Religious right leaders rally with Missouri Republican Todd Akin, the 'legitimate rape' candidate
On September 26, 2012 At 12:19 am
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GOP Congressman Todd Akin will stay in Missouri's U.S. Senate race despite calls by top Republicans, including GOP presidential candidate Mitt Romney, to drop out. Those demands were made in August after Akins declared that he was opposed to abortion in the case of rape because "From what I understand from doctors, that's really rare. If it's a legitimate rape, the female body has ways to try to shut that whole thing down. But let's assume maybe that didn't work or something. I think there should be some punishment, but the punishment ought to be on the rapist."
The deadline for candidates to remove their names from the Missouri ballot ended yesterday, the same day that Akin — who believes that his political campaign is a mission from God — began a statewide bus tour called "The Common Sense Bus Tour."
Joining this bus tour are religious right activists Phyllis Schlafly (Eagle Forum), Dick Bott (Founder of Bott Radio Network), Rich Bott (President of Bott Radio Network), Don Hinkle (Editor of "The Pathway" and Director of Public Policy Missouri Baptist Convention), Bev Ehlen (Missouri President, Concerned Women for America), Pastor David Smith and Buddy Smith (Executive Director, American Family Association). The People for the American Way's Right Wing Watch has compiled a list of some of the religious extremism voiced by these supporters. Former GOP presidential candidate Newt Gingrich, who also believes that victims impregnated by rape or incest should be forced to go through with the pregnancy, threw in his support for Akin and raised money for his campaign in St. Louis. Former Arkanas Governor Mike Huckabee has also endorsed Akin.
With a crowd of religious right activists like Schlafly, Bob McEwen and David Barton standing behind him, Akins held a press conference that was occasionally sprinkled with calls of "Amen" to his words. "About 16 months or so ago, I was one of eight people that put my hat — my name out to run on the Republican Party, the State of Missouri. And we all ran in the election. At the end of that time in August, I was given a trust — a trust to replace a senator that had not represented Missouri or our best interests," he said. "Now over the period of the last number of weeks a number of people have asked me, are you quitting or are you dropping out? There's other people that want to replace you with someone else. I don't believe that that is really my decision. The decision was made by the voters of the State of Missouri."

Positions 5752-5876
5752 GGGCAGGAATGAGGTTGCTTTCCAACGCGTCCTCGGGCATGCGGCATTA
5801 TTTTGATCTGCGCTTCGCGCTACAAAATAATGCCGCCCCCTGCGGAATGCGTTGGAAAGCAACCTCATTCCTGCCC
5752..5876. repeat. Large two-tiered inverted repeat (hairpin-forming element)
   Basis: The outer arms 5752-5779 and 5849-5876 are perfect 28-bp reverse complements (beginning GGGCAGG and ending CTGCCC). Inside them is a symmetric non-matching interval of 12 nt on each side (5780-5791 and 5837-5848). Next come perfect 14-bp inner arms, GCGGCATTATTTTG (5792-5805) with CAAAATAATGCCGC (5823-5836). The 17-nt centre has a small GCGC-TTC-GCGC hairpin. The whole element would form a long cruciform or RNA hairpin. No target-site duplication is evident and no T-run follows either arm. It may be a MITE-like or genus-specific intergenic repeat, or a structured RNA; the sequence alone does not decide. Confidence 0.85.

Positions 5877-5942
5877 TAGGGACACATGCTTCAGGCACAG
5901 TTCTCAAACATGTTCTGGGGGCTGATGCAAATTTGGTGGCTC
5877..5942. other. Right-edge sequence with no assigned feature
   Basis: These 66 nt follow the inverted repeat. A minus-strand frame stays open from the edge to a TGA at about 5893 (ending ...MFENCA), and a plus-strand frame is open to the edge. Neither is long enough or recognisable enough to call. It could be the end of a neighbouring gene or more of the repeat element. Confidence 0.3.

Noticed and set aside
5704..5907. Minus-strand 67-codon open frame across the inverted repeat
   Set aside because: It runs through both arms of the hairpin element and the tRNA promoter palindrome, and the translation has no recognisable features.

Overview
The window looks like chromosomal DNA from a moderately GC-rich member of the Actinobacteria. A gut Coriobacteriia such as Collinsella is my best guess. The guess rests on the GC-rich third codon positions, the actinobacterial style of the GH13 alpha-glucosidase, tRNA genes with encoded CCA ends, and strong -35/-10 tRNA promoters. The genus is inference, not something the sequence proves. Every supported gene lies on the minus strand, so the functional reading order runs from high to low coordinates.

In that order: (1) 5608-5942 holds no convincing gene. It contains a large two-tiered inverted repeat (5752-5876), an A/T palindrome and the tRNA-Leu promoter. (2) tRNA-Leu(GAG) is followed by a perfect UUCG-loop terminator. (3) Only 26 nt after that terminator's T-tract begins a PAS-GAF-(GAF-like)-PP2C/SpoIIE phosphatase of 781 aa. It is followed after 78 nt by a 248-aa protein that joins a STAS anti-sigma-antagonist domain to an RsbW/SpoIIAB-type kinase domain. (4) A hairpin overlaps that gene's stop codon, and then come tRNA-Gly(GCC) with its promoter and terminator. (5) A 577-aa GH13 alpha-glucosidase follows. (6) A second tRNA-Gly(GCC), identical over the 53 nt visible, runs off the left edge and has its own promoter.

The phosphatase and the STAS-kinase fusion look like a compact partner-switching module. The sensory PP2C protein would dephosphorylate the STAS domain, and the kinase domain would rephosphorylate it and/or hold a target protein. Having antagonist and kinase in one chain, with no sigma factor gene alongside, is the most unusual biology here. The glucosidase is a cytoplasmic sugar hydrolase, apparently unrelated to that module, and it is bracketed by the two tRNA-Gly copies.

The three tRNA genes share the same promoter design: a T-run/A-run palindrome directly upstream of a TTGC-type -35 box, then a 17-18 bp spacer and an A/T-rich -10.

Akin supporter Roger Moran told the Associated Press that Akin is a man of "impeccable character, impeccable integrity" and that "you can count on him for what he believes will dictate about how he is going to vote." In Moran's mind, Akin upholds the Constitutional views of the Founding Fathers and that his views are similar to the vast amount of Missouri voters.
Demonstrators marched nearby, chanting "Akin is wrong for women, wrong for Missouri, wrong for retirees." Akin is opposed to Social Security and believes that it should be privatized.
One of the demonstrators, Sharon Hoffman, told the Associated Press, "I'm here to tell Todd Akin that I don't think his ten minutes of fame was a misspeak." She was apparently referring to the "legitimate rape" comment. "I think he knew exactly what he was saying and I think this is his belief, and this is of deep concern to me."
Akin and GOP Vice Presidential nominee Paul Ryan co-sponsored a "no taxpayer for abortion act" in 2011 that would have eliminated the exception of rape but allowed an exception for "forcible rape."
Gingrich thinks that Romney will change his opposition to Akin's campaign. In supporting Akin's candidacy, Gingrich remarked, "My expectation would be that in the crunch, in October, Governor Romney is going to be for the entire ticket and he's going to be for Todd Akin." Watch: